How to Set Boundaries Postpartum
Your friends and family mean well, but the unannounced visits and baby advice can quickly become overwhelming. Here’s how to carve out personal space while still leaning on your inner circle for support.
There’s so much to think about in the days and weeks after you give birth. The last thing you want to add to the list is figuring out how to tell your aunt Gladys that you just aren’t up for a visit (or her dissertation-long monologue on sleep training!).
That’s why setting boundaries early on is key for your mental health and overall wellness as a new mother. But how do you establish where the lines are drawn while still maintaining a postpartum support system of loved ones you can turn to for, well, support? We talked to doulas Cosima Wright and Anathea Abele of Bay City Doulas, a doula agency in the San Francisco Bay Area, to get their advice on striking a balance that works for you. Let them be your guide on how to set healthy boundaries now, so you can reap the benefits for years to come.
What issues with boundaries do new moms tend to come up against?
Typically, first-time parents feel like those around them who’ve already had kids might know better. Because of this, they don’t listen to their own instincts or don’t dare to speak up. They can forget that they are the ones who ultimately know what’s best for their family. In addition, there are so many different ways to parent, so new parents will often hear unsolicited, conflicting opinions and words of advice. This leads to them feeling even more insecure and unsure of what to do. In fact, many new moms will go against their instincts and wishes and take advice that may not work for their families. That’s why setting healthy boundaries is so important.
When is the best time to set those boundaries?
Before birth! This can greatly help ease how overwhelmed you feel postpartum. You may not know exactly what you’ll need or what you want your postpartum period to look like, and that’s OK. Start by asking yourself these questions: What would you like your support system to look like? How often would you like visitors? Who do you feel would be best to turn to for advice? Do some reflecting, too. Ask yourself, “What’s most important to me when I bring home my baby?” Is it having family around? Enlisting the help of a postpartum doula? Having time for just your new family unit? It’s always OK to change what you would like in the moment, but having a predetermined plan gives you structure and reassurance that your own needs will be met postpartum.
How do you actually establish clear boundaries?
After you think through your plan, talk with your friends and family about how you envision your postpartum period. Open communication is everything. It is crucial to be clear about your expectations and not be afraid to step up for your own family as this time is about you. (Fellow people-pleasers, take note!) Again, doing so early will ensure that you aren’t having difficult conversations while you are in the postpartum haze and dealing with the constant juggle of life with a newborn.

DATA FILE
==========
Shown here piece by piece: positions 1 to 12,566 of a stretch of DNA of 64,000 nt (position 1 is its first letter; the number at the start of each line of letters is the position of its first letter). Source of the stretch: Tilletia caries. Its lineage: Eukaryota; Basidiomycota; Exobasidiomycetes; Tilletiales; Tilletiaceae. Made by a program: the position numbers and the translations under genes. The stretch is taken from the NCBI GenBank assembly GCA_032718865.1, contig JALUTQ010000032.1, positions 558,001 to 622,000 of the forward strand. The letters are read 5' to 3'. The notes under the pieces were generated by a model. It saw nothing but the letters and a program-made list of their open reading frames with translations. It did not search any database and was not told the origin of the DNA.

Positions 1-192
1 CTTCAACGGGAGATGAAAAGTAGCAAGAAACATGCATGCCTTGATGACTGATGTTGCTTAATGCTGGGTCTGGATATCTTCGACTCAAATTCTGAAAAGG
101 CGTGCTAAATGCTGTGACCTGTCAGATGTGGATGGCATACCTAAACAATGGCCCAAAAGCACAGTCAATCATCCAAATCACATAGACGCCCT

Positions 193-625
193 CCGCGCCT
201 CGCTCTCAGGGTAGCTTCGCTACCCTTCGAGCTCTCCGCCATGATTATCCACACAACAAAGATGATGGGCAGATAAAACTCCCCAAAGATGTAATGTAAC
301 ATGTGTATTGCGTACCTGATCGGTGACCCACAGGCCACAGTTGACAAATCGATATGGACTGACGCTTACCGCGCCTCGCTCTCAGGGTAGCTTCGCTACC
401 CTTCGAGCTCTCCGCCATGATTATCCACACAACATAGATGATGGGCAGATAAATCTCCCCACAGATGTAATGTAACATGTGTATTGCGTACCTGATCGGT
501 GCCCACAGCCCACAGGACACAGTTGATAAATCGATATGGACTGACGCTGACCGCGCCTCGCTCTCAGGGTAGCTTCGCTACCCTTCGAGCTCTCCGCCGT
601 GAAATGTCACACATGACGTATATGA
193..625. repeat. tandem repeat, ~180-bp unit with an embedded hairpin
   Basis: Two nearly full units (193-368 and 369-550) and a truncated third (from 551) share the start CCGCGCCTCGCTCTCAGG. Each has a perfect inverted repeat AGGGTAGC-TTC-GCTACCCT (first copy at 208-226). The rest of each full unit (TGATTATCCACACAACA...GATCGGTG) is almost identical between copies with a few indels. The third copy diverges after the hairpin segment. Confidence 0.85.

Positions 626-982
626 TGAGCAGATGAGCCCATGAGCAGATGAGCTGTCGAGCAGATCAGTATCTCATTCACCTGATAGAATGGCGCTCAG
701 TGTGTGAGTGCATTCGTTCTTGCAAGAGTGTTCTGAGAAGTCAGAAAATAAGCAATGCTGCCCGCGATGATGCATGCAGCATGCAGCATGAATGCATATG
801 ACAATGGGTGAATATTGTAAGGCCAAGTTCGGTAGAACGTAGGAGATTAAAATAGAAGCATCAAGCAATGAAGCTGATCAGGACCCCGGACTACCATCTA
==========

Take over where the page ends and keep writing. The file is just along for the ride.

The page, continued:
How can you ask for support while keeping your own boundaries?
You can write out a list of helpful tasks and stick them somewhere visible in your home before you go into labor, so visitors and support people (i.e. family and caregivers) have a few ideas of ways to help you postpartum. That list can include everything from laundry to food prep. A meal train can also be set up beforehand by a family member or friend. Meal trains are fantastic and can really help to lighten the load once baby arrives. And, of course, we recommend hiring a postpartum doula to make sure that your family’s direct needs are met on a day-to-day basis.
What are some good responses to have in your back pocket should you get unsolicited advice on topics like feeding, routines or sleep?
Have a phrase handy, like one of the following:
“Thank you for your advice, but we are choosing to do things in our own way and are in the process of finding our own rhythm. I will let you know if I would like advice or suggestions in the future.”
“At this time we are following the advice of our pediatricians and lactation consultants.”
“Thank you for wanting to help! Right now, I would love your support by listening and being an extra set of hands.”
How can you respond to relatives, like your mom, who want to stay with you postpartum to help out with the baby?
This can be a tough one! Again, clear communication is key. You can try your version of something like, “Thank you so much for offering to stay with us to help. We have decided that we would like to limit extended visits in the first three months to have time to bond as a family. How about you come for x amount of days instead?”
Any advice for dealing with unexpected visits?
One option is to email or text your circle ahead of time explaining what your visiting guidelines are. You can even put a note on your front door. For example: “Thank you for coming to visit us. Please call ahead of time as mom and baby are resting. At this time we are asking that scheduled visits are limited to an hour. If you wish to help out while you are here, please look at the list on the fridge for tasks that will help!”
Is it ever too late to set boundaries?
Not at all. Setting boundaries later down the line is something that we see happening often as parents may hit a wall and need some change. While this can be a little bit more difficult, it is not impossible. Once again, it’s about having open and honest conversations with the people around you about your physical and emotional needs. Remember to prioritize your needs and that this is your baby, your family—only you know what is best for you!
By Diana Aydin